Becoming A Drummer


English: Roland TD-12s V-Stage drum set. Shot ...

Roland TD-12s V-Stage drum set. Pretty much what my kit looks like (Photo credit: Wikipedia)

 

Today’s Daily Prompt asks “Describe your last attempt to learn something that did not come easily to you.”

I’m always attempting to learn something new. At the moment on my list of failures is Italian, Haskell and Lisp. My current partial success is drumming.

My failure with Italian is, I think one of application. I don’t apply myself sincerely and strongly to the task and I don’t have somewhere to apply the learning.

With Haskell and Lisp it’s not a matter of applying myself or not, I certainly apply myself. With these it’s more a matter of not needing to learn them, not having a task that requires a solid dose of programming.

These days most of my programming is short scripts in shell, Python or AppleScript for small system administration tasks or to ease my workflows rather than large, serious applications. So while I have tried to learn a new programming language I have never had the need to use one.

Drumming is another thing entirely. Almost four years ago I decided I wanted to learn the drums and bought myself an electronic kit. There are a number of reasons that I enjoy my slow progress in learning the drums.

The first are the drums themselves. Since most of what I do on a daily basis is mental I really enjoy the physicality of hitting the drums. It’s relaxing and loosens up the tightness in my arms and shoulders from hunching over a keyboard.

Another reason I like it is that progress is obvious. After I practice a series of exercises for a day or two I can feel them getting easier, I can turn the metronome up twenty or thirty beats per minute. Even on the days when it doesn’t seem to be working I can see that I have fallen back to a level above where I was a month ago.

On the good days when the exercises seem to be coming to me easily I step up to the next level.

These are the times when I analyse the drumming in a song, grab a copy of the sheet music for it and spend a few weeks slowly working through it practicing the rhythms and fills so I can eventually follow along. Even after a lot of time practicing and learning it is only the simplest of drumming that I can master but it is surprising how many great songs require only a little talent and skill to perform. The difference between me and a good drummer is that they can pick up a song easily and play with a lot more style and accuracy than me.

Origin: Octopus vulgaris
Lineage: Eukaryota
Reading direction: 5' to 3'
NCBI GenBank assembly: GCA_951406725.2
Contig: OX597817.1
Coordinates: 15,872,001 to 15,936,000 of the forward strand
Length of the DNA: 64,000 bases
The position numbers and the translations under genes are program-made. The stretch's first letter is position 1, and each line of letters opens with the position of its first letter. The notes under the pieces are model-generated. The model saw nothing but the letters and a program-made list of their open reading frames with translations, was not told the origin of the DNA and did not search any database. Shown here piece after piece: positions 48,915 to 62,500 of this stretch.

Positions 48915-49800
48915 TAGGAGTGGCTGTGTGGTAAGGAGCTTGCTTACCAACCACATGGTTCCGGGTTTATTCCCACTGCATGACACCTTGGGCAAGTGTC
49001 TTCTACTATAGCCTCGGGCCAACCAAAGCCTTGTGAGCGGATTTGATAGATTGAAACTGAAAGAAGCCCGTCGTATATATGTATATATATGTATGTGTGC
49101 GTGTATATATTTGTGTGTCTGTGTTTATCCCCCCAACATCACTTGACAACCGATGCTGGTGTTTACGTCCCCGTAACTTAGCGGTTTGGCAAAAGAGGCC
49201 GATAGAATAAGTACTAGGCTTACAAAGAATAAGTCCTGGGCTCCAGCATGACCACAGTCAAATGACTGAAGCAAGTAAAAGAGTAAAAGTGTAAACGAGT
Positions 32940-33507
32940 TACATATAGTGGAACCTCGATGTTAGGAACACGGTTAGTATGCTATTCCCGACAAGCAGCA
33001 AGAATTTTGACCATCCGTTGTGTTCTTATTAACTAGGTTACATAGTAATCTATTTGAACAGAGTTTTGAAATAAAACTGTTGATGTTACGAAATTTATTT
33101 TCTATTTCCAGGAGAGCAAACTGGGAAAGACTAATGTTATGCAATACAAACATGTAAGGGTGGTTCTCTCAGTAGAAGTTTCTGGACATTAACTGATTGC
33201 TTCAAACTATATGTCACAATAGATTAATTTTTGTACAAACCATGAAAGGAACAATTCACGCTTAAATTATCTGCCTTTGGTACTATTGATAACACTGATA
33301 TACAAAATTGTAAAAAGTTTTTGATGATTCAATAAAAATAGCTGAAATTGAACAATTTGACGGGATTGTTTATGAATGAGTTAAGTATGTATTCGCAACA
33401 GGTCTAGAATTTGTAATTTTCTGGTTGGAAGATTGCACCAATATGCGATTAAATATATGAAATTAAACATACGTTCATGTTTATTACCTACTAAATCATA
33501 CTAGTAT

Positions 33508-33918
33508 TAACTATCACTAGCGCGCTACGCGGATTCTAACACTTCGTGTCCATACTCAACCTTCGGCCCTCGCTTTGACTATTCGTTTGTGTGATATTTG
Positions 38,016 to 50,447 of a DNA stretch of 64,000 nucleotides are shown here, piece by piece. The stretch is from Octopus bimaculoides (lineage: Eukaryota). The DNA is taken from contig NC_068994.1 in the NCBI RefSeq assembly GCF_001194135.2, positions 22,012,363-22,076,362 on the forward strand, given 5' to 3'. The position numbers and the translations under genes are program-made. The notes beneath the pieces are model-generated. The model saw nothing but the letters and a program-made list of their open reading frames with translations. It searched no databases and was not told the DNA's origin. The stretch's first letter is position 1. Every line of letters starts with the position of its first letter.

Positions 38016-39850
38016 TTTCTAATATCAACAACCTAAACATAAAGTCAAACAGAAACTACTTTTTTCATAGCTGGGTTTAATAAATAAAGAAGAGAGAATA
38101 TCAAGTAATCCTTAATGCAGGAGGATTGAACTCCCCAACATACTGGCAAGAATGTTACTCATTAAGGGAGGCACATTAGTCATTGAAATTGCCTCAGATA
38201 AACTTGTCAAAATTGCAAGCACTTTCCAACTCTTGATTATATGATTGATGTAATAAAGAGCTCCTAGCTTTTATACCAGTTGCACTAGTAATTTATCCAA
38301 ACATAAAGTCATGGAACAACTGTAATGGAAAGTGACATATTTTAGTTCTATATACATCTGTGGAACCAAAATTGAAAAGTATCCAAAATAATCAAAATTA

My slow progress is sometimes a little disheartening but when it seems I am getting nowhere I try to remember how far I have come. I know I should practice for longer, I know I should practice much more regularly.

It seems to me, however, that I am not trying to be a great drummer. I’m not even trying to be a good drummer. I think it’s the journey as much as the destination that makes it something I continue to do.

That might be the difference between learning Italian and learning the drums, perhaps with Italian I need to find a way to enjoy the journey. If you’ve had success learning a language I’d love to know how you kept the motivation up, how did you make the journey the reward?

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3 thoughts on “Becoming A Drummer

  1. Pingback: Have A Talent? | Tony's Texts

  2. Being able to recognize the progress you’re making is crucial to maintaining the necessary dedication to learning something. Great post, and I hope you’re killing it at the drums now!

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